The reason may be that the Emperor and the Baron Harkonnen have different goals in the conflict.
The Baron wants his enemy, all of them down to the last soldier, dead. His motivation is one of burning revenge:
"The Harkonnens won't rest until they're dead or my Duke destroyed.
The Baron cannot forget that Leto is a cousin of the royal blood--no
matter what the distance--while the Harkonnen titles came out of the
CHOAM pocketbook. But the poison in him, deep in his mind, is the
knowledge that an Atreides had a Harkonnen banished for cowardice
after, the Battle of Corrin."
And that quote brings me to the next point. The Duke Leto and the Emperor were distant relatives. He very likely did not want any harm to come to a member of his family. The Emperor's reason for engaging in the conflict wasn't personal, it was to ensure supremacy. Hawat explained it to Baron Harkonnen:
"The Padishah Emperor turned against House Atreides because the Duke's
Warmasters Gurney Halleck and Duncan Idaho had trained a fighting
force -- a small fighting force -- to within a hair as good as the
Sardaukar. Some of them were even better.
The Emperor was involved only as a political necessity. Most likely he was hoping that once Duke Leto's armies were smashed, he would retire to Tupile:
TUPILE: so-called "sanctuary planet" (probably several planets) for
defeated Houses of the Imperium. Location(s) known only to the Guild
and maintained inviolate under the Guild Peace.
Remember that there were strict rules in place to keep royalty safe during wartime, too.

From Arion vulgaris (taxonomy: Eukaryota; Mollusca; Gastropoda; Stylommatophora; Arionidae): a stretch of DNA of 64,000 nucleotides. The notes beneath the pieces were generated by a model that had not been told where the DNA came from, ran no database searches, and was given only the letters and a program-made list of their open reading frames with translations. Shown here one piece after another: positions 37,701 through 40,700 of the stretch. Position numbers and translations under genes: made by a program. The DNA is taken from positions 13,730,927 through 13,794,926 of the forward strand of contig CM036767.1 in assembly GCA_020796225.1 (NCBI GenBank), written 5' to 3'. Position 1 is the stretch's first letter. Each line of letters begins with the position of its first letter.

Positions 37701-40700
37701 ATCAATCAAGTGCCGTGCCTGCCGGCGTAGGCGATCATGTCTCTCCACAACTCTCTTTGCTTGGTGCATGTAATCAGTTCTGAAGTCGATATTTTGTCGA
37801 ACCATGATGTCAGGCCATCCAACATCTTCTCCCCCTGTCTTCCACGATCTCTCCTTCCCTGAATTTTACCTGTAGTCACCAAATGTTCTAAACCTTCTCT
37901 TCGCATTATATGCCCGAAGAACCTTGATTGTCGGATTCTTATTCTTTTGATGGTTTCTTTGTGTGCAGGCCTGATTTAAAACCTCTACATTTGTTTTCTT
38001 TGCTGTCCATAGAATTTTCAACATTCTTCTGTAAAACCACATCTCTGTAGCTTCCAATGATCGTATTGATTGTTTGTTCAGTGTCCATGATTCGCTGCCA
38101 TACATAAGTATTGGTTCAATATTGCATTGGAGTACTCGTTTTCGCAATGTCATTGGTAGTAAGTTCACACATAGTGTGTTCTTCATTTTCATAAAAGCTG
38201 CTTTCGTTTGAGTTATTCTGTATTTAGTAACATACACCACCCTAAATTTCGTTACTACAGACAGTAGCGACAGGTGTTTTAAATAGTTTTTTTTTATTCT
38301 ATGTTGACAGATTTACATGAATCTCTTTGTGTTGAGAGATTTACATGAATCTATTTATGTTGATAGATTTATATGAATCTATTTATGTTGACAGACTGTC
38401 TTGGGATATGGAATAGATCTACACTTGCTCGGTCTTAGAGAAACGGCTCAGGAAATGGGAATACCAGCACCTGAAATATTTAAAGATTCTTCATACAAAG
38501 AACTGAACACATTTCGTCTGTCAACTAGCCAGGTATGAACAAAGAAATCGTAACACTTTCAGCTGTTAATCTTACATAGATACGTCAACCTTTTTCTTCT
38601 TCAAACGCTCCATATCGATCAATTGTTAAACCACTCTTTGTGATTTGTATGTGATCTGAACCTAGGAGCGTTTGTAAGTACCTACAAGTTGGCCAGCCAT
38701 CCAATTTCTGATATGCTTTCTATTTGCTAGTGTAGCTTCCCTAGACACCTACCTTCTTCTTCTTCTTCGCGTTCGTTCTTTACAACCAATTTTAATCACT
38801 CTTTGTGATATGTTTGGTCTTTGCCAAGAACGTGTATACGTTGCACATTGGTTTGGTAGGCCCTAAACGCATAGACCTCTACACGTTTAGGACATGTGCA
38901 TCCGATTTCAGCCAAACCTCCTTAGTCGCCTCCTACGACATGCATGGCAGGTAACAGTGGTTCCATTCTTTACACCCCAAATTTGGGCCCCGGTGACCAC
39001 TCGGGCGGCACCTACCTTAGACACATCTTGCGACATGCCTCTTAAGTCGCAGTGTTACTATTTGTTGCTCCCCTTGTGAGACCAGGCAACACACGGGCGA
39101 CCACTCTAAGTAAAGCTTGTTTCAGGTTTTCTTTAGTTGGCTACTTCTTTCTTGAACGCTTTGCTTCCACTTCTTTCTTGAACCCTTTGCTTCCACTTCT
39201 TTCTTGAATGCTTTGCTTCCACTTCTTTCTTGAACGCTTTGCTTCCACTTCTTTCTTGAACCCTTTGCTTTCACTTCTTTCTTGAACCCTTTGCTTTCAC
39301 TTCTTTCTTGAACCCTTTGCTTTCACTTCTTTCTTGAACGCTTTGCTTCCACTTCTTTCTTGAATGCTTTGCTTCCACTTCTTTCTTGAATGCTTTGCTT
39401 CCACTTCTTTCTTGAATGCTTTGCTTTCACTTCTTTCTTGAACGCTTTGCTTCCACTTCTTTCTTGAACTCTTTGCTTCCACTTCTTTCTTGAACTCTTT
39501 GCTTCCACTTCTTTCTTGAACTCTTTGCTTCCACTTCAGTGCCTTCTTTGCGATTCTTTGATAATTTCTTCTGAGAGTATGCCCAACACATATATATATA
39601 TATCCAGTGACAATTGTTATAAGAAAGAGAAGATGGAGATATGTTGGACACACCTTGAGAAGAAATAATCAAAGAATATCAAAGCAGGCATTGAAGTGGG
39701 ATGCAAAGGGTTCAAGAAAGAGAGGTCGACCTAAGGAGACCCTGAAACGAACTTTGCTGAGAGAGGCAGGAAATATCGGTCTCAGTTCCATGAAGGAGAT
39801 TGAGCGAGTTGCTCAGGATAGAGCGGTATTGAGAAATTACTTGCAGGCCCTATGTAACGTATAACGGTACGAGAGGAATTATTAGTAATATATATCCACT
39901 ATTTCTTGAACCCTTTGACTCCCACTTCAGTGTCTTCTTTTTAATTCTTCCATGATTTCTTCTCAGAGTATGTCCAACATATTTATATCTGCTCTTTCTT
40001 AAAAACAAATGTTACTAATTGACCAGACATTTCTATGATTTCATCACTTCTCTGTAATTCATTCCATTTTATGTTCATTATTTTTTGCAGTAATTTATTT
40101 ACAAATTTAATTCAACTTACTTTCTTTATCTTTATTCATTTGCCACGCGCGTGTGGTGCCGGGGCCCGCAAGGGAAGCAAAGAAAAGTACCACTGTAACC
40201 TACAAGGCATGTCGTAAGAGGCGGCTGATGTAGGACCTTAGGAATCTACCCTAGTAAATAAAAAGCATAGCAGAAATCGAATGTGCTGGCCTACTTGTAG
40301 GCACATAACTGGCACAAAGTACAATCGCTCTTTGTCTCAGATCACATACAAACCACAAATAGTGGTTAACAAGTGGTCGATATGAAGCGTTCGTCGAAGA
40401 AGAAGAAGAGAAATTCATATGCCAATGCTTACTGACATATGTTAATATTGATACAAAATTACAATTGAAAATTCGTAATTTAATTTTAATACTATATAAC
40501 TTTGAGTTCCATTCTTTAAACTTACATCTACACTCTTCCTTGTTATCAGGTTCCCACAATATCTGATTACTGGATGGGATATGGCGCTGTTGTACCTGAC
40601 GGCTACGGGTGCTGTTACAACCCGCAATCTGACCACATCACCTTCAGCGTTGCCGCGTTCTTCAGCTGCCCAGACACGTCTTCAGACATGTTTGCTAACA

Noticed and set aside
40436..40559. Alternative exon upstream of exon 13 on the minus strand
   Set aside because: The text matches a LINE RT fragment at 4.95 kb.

DICTUM FAMILIA: that rule of the Great Convention which prohibits the
slaying of a royal person or member of a Great House by informal
treachery. The rule sets up the formal outline and limits the means of
The Emperor had every right to think that Duke Leto would survive the conflict. The Baron, however, had other plans:
Others in like circumstances have become renegade Houses, taking
family atomics and shields and fleeing beyond the Imperium."
"The Duke's too proud a man for that," the Baron said.
"It is a possibility," Piter said. "The ultimate effect for us would
be the same, however."
"No, it would not!" the Baron growled. "I must have him dead and his
And the death of Duke Leto sent the Emperor into a rage:
When my father, the Padishah Emperor, heard of Duke Leto's death and
the manner of it, he went into such a rage as we had never before
Which brings us to the Truthsayer. The Baron had to engineer deaths for his opponents, but do so in such a way as to look like you were playing inside the rules, and to be able to speak the truth in front of the Emperor's Truthsayer, and not offend the Emperor. It was a very delicate thing. That's why they had to do all the circumlocution. It was noticed by Count Fenring:
"The Emperor cannot be unhappy about the death of the concubine and
the boy," the Baron said. "They fled into the desert. There was a
"Yes, there were so many convenient accidents," the Count agreed.
So the Emperor definitely suspects, but cannot prove the Baron went against his wishes and purposefully had the Atreides killed. The Baron's plan was a success in that regard.